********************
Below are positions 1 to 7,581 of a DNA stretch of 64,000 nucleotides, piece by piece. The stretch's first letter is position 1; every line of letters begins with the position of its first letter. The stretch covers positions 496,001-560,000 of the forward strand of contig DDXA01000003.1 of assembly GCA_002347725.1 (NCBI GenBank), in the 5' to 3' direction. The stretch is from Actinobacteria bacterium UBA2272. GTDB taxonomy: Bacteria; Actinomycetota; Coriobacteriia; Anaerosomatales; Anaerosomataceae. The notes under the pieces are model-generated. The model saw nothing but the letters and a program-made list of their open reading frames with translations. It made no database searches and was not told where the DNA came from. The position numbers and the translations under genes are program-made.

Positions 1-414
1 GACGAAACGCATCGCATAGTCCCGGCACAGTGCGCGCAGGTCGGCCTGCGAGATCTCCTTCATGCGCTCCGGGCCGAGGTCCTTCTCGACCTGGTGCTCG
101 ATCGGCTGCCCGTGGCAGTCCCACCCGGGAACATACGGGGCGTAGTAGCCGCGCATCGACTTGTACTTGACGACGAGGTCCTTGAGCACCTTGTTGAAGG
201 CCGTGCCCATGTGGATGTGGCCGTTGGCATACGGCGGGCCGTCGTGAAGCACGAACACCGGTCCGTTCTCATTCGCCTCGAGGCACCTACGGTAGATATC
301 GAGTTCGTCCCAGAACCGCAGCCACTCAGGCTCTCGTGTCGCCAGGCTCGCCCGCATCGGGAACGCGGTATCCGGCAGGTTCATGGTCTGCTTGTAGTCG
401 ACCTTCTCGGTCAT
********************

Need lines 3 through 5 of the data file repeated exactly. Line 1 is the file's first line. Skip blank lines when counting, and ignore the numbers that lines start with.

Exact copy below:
1 GACGAAACGCATCGCATAGTCCCGGCACAGTGCGCGCAGGTCGGCCTGCGAGATCTCCTTCATGCGCTCCGGGCCGAGGTCCTTCTCGACCTGGTGCTCG
101 ATCGGCTGCCCGTGGCAGTCCCACCCGGGAACATACGGGGCGTAGTAGCCGCGCATCGACTTGTACTTGACGACGAGGTCCTTGAGCACCTTGTTGAAGG
201 CCGTGCCCATGTGGATGTGGCCGTTGGCATACGGCGGGCCGTCGTGAAGCACGAACACCGGTCCGTTCTCATTCGCCTCGAGGCACCTACGGTAGATATC